Athlete shows her heart in Seoul
Post Independent Contributor
Glenwood Springs, Colorado CO
Cue the theme from “Rocky” because El Jebel resident Alex Bender has just come home from South Korea as a Special Olympics medalist. Bender, 19, joined Team USA, a contingent of 152 athletes and 61 coaches and staff, to compete in the Special Olympics 2013 World Winter Games in the Republic of Korea from Jan. 29 to Feb. 5.
Bender, who was born with Down syndrome, won two medals and a ribbon for alpine skiing. “It was exciting,” she said during a phone call from New Jersey last week, where she was relaxing with family and applying for college.
This was Bender’s first trip overseas, and she took it all in stride, said her mother, Gary Bender, who attended the Games with three family members. “I think she did very well.”
Athletes began their trip on Jan. 24 in Denver, where western regional teams gathered for a flight to Los Angeles. After meeting up with the rest of Team USA in L.A., the athletes spent 12 hours getting to know each other during the flight to Seoul. Once in Korea, said coach Brandon Undeberg, they all hit the ground running. “The trip in general was a whirlwind,” he said.
After three flights that included a lay-over in Japan, the athletes and all their gear were bused to a welcome center in Seoul and on to the Seoul Youth Hostile. They met with team doctors to see how they were acclimating to the 12-hour time change. “Some of the athletes are on medication,” explained Undeberg. “We had to figure out how [medication dosages] would transfer with the time zone.”
After a few days of cultural tours and a trip to the U.S. Army Base, the team headed to the Games at Pyeongchang in the Taebaek Mountains, 180 miles east of Seoul. Undeberg said the terrain resembled that of the Roaring Fork Valley but after a day or so, he noticed something missing. “There aren’t any animals,” he said.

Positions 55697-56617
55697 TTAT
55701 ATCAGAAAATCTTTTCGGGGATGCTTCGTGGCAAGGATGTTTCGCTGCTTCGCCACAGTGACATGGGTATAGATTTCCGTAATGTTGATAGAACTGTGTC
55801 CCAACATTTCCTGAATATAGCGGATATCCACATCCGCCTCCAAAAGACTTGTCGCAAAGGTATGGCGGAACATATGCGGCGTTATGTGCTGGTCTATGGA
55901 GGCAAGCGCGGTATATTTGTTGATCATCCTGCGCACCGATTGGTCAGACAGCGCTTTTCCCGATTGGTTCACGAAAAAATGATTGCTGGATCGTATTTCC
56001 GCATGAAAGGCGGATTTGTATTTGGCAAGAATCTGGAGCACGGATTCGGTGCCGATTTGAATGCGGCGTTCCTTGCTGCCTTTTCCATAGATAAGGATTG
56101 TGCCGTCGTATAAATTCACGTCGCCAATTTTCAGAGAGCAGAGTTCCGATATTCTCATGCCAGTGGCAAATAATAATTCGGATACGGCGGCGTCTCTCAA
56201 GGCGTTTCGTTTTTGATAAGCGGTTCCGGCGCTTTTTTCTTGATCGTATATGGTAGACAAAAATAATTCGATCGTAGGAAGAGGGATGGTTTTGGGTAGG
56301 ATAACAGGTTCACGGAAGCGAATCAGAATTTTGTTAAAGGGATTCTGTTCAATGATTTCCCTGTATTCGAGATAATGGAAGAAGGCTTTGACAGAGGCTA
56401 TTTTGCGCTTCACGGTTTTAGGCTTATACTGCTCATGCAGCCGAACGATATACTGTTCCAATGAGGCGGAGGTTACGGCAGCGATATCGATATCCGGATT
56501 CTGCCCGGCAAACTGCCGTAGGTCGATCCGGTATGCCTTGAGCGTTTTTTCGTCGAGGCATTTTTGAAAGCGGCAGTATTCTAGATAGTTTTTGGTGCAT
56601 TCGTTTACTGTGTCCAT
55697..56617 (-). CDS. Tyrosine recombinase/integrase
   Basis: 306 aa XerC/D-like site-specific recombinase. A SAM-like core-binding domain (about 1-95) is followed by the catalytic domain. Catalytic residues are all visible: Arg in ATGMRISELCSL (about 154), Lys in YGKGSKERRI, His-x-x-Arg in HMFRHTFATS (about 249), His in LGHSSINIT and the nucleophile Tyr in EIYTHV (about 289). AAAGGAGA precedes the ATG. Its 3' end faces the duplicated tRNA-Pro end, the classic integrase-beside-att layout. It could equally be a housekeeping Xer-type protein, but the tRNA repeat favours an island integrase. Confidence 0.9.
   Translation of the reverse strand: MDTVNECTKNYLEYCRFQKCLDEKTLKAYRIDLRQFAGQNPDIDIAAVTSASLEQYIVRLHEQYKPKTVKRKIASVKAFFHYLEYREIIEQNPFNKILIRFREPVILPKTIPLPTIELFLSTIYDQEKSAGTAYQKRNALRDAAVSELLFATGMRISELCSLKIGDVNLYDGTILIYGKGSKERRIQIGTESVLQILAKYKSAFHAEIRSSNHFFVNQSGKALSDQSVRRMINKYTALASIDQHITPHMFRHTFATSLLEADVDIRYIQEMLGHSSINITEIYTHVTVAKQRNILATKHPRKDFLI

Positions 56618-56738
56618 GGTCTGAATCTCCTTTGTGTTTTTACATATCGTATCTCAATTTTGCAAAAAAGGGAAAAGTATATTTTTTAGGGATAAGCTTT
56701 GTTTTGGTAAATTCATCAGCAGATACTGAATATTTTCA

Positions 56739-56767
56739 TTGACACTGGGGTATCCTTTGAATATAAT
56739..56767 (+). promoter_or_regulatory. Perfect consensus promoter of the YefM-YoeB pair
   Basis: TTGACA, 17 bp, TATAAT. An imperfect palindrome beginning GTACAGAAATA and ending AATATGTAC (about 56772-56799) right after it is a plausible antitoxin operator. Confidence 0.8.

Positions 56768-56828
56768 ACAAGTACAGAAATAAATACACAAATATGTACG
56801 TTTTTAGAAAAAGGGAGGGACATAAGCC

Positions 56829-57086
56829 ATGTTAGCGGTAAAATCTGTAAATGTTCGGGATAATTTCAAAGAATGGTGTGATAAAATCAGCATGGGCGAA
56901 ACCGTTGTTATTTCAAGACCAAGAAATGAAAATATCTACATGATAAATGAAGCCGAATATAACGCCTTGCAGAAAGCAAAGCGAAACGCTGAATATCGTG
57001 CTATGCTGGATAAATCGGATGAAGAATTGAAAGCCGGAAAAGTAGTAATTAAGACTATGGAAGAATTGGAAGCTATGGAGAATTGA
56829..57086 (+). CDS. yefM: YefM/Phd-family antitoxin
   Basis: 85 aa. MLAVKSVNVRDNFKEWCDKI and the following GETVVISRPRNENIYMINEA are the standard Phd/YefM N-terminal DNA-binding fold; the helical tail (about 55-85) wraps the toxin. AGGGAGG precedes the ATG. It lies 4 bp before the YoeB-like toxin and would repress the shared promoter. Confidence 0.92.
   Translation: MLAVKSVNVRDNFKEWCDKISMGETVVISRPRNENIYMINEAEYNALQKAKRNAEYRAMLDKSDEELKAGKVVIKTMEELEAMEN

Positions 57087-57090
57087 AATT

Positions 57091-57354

Undeberg, from Cody, Wyo., said he’s used to seeing bighorn sheep, elk and the usual western wildlife almost every day. But not so in Korea. “I saw maybe a handful of birds – not even a chipmunk or a squirrel,” he recalled. Undeberg said he isn’t sure why there is a lack of wildlife.
Gary Bender recalled fish hanging outside everywhere. She said locals claim that because of climate change, the East Sea is too warm, and the fish have migrated north. “The fish are imported from Russia,” she explained. “[The Koreans] hang the fish to preserve them.” And dried squid is sold in vending machines like beef jerky.
Bender also took a trip to the Demilitarized Zone between North and South Korea to honor her father, who fought in the Korean War. She and her daughter, Courtney, went to an observatory about four miles from the border and looked over into North Korea. “It was cold and damp and eerie,” she said. She added that South Korea is “a country on alert” because of the recent underground nuclear weapons test in North Korea.
At the Games’ opening ceremonies, Burmese opposition leader Aung San Suu Kyi and others welcomed more than 2,300 athletes from more than 110 nations and ushered in a week of international camaraderie and high-spirited competition. Events included snowboarding, snowshoeing, cross-country skiing, alpine skiing, figure skating, speed skating and more.
Alex Bender said ski conditions were icy. “I don’t like icy,” she said, recalling difficulties with similar conditions last November while training at Lake Placid, N.Y. Coach Undeberg said the Lake Placid challenges may have been good practice for Pyeongchang, but he also tipped his hat to Alex’s local coaches, Cammi Menager and Paul Squadrito, and Challenge Aspen. “The work that her coaches did in two months made for a huge improvement,” he explained. “[Alex] just muscled through.”
Alex won the silver medal (second place) in her division for the Alpine Intermediate Super G and bronze (third place) for the Alpine Intermediate Slalom. A bright blue ribbon was her prize for fifth place in the Alpine Intermediate Slalom. For the bronze, she skied faster than she did during the qualification runs. “I love the silver and bronze,” said Alex. “It makes me happy.”
Now that the World Winter Games are over, Undeberg will return to his family and teaching in Cody. But, he said, Korea was the trip of a lifetime, and he’d do it all again in a heartbeat. “This opportunity doesn’t happen [for the athletes] very often. The world usually comes to them,” he explained. “[At the World Games], they interact with other athletes from all over the world who are dealing with the same issues.”
Gary Bender, director of Valley Life for All, a Roaring Fork Valley nonprofit organization working toward inclusion of disabled people into the community, said the Special Olympics World Winter Games were a reflection of how people around the world are recognizing the gifts and talents of people with disabilities. “When my daughter can stand in line and throw up her arms and beam,” she said. “That’s what it should be like.”
But for South Korea, the Olympics are just beginning. Pyeongchang will host the Winter Olympic Games in 2014.
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